Outline for November 15, 2005
Reading: K. Thompson, "Reflections on Trusting Trust," Communications of the ACM 27 (8) pp. 761-763 (Aug. 1984).
- Recording property electronically
- Goals of recording property
- Overview of process
- Architecture of a solution
- Tests and problems
- Current state of e-recordation in California
- Malicious logic
- Trojan horses, including replicatiing Trojan horses
- Computer viruses
- Boot sector infectors
- Executable infectors
- Multipartite viruses
- TSR viruses
- Stealth viruses
- Encrypted viruses
- Polymorphic viruses
- Macro viruses
- Computer worms
- Rabbits, bacteria
- Logic bombs
- Cannot write a program to detect computer viruses without error
- Can detect all such programs if willing to accept false positives
- Can constrain case enough to locate specific malicious logic, using:
- Type checking (data vs. instructions)
- Limiting rights (sandboxing)
- Limiting sharing
- Preventing or detecting changes to files
- Prevent code from acting beyond specification (proof carrying code)
- Check statistical characteristics of programs (more authors than known, constructs in object files not corresponding to anything in the source)
Puzzle of the Day
When you play certain Sony music CDs on your Windows system, the CD installs special software to play Sony's CDs. This software enforce Sony's Digital Rights Management (DRM) policies. This software cloaks itself so the user cannot see many associated files, by hiding files whose name begins with "$sys$". It also installs a new version of the CD device driver that restricts the number of times you can copy the Sony CD. The software mimiced a type of program that compromises a system once the attacker has gained administrator privileges; this program is called rootkit.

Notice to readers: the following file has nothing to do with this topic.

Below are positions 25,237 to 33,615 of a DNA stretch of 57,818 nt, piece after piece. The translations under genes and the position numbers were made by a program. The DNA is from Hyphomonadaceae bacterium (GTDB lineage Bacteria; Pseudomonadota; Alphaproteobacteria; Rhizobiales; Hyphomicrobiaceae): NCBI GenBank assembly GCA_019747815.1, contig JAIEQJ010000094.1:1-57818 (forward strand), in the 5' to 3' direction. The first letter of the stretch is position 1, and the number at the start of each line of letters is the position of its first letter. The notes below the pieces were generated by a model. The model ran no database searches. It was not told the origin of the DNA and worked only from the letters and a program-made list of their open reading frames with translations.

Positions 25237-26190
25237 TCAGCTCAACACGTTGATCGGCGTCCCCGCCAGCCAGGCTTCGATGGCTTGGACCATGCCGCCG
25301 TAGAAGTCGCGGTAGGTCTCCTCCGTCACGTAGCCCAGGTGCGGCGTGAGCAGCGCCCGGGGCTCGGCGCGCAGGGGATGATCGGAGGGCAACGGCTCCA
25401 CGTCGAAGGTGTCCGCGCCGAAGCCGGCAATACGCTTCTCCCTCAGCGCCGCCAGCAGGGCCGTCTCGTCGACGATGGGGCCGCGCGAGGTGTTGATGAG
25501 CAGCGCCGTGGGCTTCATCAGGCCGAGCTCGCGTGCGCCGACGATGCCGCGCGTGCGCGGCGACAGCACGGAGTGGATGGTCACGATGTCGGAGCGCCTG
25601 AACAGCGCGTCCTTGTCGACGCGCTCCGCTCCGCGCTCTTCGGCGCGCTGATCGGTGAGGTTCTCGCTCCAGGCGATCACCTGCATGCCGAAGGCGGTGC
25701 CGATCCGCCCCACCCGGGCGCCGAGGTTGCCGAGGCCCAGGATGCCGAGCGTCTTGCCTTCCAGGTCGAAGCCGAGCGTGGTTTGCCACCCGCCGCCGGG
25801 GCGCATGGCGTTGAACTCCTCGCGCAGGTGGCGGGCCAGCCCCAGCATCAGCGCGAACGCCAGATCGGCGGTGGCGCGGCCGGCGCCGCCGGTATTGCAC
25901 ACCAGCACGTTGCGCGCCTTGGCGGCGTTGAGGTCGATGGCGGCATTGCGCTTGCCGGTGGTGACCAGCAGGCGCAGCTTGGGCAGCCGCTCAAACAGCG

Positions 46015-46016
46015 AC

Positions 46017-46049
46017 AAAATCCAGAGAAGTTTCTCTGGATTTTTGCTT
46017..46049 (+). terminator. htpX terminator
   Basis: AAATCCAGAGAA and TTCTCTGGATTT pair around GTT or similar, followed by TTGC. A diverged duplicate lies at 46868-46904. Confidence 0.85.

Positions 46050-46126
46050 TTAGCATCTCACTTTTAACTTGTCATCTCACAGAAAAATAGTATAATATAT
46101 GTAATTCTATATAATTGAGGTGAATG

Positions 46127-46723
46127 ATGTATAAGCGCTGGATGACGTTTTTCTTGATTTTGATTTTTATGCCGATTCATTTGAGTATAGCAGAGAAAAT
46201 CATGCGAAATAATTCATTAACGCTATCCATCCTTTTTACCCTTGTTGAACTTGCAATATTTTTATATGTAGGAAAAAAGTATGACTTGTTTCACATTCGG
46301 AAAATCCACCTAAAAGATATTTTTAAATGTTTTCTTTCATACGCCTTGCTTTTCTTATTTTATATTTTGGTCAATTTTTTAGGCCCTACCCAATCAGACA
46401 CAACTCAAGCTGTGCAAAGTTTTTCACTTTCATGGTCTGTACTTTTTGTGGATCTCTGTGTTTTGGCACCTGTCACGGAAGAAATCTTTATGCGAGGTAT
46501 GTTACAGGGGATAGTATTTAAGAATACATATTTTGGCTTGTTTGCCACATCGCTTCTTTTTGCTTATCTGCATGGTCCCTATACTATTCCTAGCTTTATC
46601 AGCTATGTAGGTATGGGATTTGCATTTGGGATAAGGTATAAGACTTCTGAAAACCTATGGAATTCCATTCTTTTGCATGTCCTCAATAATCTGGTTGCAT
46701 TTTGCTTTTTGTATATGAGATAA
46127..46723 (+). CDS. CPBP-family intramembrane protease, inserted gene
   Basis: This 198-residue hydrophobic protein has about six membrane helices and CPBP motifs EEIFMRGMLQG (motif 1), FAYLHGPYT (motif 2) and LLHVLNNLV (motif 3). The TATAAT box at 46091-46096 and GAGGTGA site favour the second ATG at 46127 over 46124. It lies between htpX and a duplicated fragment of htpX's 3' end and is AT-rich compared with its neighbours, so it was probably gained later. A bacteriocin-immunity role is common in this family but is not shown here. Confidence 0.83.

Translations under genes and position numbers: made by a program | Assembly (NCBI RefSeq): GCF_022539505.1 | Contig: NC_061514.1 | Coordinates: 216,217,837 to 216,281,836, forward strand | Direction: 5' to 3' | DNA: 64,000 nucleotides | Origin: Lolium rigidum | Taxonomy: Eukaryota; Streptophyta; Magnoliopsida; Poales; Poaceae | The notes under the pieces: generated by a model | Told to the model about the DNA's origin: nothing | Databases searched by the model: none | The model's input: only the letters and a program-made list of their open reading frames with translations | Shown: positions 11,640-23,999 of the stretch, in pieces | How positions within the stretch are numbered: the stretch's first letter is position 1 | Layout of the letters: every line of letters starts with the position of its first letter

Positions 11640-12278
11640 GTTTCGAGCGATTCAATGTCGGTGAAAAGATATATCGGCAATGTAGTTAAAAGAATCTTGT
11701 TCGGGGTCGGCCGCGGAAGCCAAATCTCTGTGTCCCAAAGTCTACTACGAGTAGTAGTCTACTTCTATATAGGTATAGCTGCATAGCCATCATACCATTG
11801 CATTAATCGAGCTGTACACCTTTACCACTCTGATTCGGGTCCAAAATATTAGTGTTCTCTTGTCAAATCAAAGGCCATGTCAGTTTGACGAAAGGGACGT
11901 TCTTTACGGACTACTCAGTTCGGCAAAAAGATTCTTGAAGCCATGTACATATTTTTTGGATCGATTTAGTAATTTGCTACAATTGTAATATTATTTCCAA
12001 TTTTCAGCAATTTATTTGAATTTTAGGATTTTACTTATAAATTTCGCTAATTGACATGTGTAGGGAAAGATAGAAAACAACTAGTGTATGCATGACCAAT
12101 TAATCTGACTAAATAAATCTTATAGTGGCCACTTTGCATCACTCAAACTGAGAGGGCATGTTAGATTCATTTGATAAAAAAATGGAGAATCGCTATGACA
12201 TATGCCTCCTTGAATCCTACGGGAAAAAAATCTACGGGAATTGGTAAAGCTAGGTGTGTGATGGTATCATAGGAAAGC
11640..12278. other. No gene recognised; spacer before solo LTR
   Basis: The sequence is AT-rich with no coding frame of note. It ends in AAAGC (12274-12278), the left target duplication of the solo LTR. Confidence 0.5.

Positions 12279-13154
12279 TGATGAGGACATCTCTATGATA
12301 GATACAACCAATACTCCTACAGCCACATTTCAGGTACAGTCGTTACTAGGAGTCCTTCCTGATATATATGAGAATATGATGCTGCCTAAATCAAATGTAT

The software was discovered by a Windows expert who noticed a problem with his system. After considerable work, and publicity, he posted that:
Sony denied that the rootkit poses a security or reliability threat despite the obvious risks of both.
Sony claims that users don't care about rootkits because they don't know what a rootkit is.
The installation provides no way to safely uninstall the software.
Without obtaining consent from the user, Sony's player informs Sony every time it plays a "protected" CD.
Do you believe Sony's actions are an effective way to enforce its rights to protect its music? What are its drawbacks
Here is a PDF version of this document.